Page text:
# Special case of single vehicle routing

I have a metric space $$(V,d)$$ described by a tree $$T$$. And I have $$k$$ pair of vertices $$\{s_i,t_i\}$$ ($$i \in [k]$$) s.t. each of the vertices $$s_i$$ and $$t_i$$ are leaves of $$T$$. There is a car at one of the leaf $$s$$ of $$T$$. The car has to deliver a package from $$s_i$$ to $$t_i$$ (for each $$i$$). But at any time the car can hold $$M$$ messages. The car can drop messages it picked along the way and pick them up later. The aim is to find the walk of least cost starting and ending at $$s$$ and delivering all packages.

I am trying to prove (or disprove) that there exists a constant approximation where the car drops messages only at leaf nodes (i.e. it might drop message picked from $$s_i$$ at some leaf $$w$$, later pick it up and finally drop to destination $$t_i$$).

If I am not wrong not necessarily such an optimum exists and dropping messages in non-leaf nodes helps.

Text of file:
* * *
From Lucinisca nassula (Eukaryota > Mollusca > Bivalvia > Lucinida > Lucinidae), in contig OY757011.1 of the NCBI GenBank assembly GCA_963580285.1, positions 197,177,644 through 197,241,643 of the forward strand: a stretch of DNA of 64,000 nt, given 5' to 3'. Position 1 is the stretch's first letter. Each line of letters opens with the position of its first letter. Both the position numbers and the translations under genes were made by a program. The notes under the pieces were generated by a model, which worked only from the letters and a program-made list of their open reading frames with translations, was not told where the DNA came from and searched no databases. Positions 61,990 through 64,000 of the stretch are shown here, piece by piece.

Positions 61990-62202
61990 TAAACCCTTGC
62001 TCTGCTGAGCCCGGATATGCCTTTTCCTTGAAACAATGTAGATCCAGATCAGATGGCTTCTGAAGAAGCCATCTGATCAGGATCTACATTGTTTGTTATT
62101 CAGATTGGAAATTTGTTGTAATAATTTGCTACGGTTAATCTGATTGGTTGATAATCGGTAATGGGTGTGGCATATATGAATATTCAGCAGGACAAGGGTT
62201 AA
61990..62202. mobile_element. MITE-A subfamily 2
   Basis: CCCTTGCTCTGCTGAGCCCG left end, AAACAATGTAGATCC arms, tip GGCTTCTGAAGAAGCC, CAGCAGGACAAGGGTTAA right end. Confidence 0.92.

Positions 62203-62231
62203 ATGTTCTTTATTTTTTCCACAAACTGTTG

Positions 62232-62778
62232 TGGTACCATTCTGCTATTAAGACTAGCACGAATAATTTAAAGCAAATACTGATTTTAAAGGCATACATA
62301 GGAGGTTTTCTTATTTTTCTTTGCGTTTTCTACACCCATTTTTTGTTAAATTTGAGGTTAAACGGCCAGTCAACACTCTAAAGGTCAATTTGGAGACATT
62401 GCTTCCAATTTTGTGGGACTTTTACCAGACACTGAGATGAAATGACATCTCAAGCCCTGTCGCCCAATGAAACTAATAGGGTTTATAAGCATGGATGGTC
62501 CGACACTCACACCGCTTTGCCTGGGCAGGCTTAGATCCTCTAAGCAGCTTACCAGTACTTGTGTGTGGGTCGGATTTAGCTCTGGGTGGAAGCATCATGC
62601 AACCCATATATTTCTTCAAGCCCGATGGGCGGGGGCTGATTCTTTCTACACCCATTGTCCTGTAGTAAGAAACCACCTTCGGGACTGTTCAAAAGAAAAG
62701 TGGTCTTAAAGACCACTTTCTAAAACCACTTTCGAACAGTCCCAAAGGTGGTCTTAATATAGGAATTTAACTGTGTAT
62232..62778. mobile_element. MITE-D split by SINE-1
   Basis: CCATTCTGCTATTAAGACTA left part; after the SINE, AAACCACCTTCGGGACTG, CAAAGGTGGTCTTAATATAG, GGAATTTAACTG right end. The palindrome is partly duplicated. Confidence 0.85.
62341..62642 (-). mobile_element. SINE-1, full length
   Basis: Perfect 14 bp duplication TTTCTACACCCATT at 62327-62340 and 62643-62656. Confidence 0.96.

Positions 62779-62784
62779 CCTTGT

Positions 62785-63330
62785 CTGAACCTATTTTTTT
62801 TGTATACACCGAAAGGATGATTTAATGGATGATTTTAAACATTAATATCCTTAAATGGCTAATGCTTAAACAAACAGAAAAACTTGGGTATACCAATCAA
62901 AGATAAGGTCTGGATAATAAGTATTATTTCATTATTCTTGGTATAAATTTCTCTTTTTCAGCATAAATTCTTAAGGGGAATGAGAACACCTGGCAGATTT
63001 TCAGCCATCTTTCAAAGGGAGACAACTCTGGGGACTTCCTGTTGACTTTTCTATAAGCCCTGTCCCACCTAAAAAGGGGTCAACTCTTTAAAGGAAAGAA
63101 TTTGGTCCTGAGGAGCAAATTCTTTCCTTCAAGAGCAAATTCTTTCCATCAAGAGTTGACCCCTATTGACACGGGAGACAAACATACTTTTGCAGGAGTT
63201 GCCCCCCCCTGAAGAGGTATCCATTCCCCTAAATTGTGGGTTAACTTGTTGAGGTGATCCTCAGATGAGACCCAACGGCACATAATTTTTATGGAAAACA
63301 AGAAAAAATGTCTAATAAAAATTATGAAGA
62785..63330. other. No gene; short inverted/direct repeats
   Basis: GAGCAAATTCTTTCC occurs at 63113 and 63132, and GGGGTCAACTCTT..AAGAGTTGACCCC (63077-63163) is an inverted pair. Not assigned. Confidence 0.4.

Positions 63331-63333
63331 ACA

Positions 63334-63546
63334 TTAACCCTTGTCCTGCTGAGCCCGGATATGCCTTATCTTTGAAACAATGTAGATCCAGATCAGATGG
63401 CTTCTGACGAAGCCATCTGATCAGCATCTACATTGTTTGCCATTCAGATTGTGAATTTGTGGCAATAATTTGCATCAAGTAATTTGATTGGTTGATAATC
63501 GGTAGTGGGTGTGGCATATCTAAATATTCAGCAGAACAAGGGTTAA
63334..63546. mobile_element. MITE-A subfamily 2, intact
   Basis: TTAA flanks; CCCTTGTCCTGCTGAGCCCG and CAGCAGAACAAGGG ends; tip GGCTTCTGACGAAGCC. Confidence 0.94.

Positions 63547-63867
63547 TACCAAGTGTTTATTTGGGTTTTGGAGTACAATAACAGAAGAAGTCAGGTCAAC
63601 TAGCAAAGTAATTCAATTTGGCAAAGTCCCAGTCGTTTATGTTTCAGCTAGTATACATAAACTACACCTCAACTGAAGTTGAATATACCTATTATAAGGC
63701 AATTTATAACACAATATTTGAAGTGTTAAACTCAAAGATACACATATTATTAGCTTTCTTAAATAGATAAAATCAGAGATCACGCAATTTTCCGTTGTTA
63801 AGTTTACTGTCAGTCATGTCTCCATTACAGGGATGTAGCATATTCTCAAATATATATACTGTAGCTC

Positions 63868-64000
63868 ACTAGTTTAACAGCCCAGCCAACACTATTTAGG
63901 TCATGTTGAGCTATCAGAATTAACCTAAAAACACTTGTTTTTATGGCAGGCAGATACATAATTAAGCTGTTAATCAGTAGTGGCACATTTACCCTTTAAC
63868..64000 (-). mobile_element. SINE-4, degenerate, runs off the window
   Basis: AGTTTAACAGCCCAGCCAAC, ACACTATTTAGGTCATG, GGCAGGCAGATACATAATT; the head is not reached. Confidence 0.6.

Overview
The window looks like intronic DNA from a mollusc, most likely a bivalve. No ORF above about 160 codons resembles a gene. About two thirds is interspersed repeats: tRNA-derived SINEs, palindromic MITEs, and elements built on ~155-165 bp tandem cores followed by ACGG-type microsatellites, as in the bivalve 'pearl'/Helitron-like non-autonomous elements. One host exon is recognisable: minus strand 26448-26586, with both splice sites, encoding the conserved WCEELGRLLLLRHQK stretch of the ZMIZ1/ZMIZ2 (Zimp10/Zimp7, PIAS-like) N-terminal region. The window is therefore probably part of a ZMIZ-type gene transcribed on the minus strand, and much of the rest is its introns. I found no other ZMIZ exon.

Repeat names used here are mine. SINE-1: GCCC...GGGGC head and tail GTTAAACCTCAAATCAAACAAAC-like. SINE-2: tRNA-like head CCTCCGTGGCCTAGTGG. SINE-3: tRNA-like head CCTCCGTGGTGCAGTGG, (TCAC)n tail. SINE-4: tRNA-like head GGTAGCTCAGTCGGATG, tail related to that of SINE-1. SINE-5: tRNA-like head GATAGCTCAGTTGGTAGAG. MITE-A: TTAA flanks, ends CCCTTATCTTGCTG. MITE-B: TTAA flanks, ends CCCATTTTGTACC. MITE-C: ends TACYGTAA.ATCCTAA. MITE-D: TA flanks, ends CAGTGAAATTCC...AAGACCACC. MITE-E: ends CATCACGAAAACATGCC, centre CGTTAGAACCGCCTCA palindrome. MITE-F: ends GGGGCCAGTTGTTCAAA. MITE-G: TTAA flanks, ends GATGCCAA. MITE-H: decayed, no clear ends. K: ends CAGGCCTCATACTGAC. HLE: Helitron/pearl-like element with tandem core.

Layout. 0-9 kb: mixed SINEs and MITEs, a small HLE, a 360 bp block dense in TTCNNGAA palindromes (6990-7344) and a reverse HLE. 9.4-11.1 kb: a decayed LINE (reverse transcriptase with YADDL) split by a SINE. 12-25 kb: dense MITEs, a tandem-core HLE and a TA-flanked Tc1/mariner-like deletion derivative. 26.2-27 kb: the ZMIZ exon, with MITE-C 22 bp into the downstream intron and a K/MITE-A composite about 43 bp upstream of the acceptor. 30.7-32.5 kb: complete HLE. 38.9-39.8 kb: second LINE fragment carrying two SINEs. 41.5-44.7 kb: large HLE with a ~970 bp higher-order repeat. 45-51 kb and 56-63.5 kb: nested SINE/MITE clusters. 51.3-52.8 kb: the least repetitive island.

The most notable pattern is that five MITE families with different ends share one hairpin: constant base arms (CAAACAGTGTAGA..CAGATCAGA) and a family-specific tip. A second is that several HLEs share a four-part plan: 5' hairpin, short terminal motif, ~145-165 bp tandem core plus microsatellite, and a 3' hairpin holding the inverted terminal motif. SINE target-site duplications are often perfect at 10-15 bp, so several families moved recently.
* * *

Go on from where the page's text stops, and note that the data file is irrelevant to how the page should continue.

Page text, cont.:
Source of the problem

My question is in relation to exercise $$8.11$$ from chapter $$8$$ of Design of Approximation Algorithms by Williamson and Shmoys. A part of the question asks assuming one has a constant factor approximation to the problem above for tree metrics, could one obtain a randomized $$\mathcal{O}(\log{n})$$ approximation for general metric spaces. I see that it follows trivially by using the randomized algorithm mentioned in the chapter (section $$8.5$$) to "approximate" a general metric space by a tree metric; except for subtle the point that the new "approximate" tree metric has additional vertices (all leaf nodes are from the original metric), where the car could drop and pick up messages. Having a solution (a walk) in the "approximate" tree metric, then to me doesn't seem to translate to an approximate solution in the original metric.

PS: Would appreciate hints only.

• What's the context where you encountered this task? Can you credit the original source? How does the tree define a metric space?
– D.W.
May 14 at 3:53
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– D.W.
May 14 at 20:58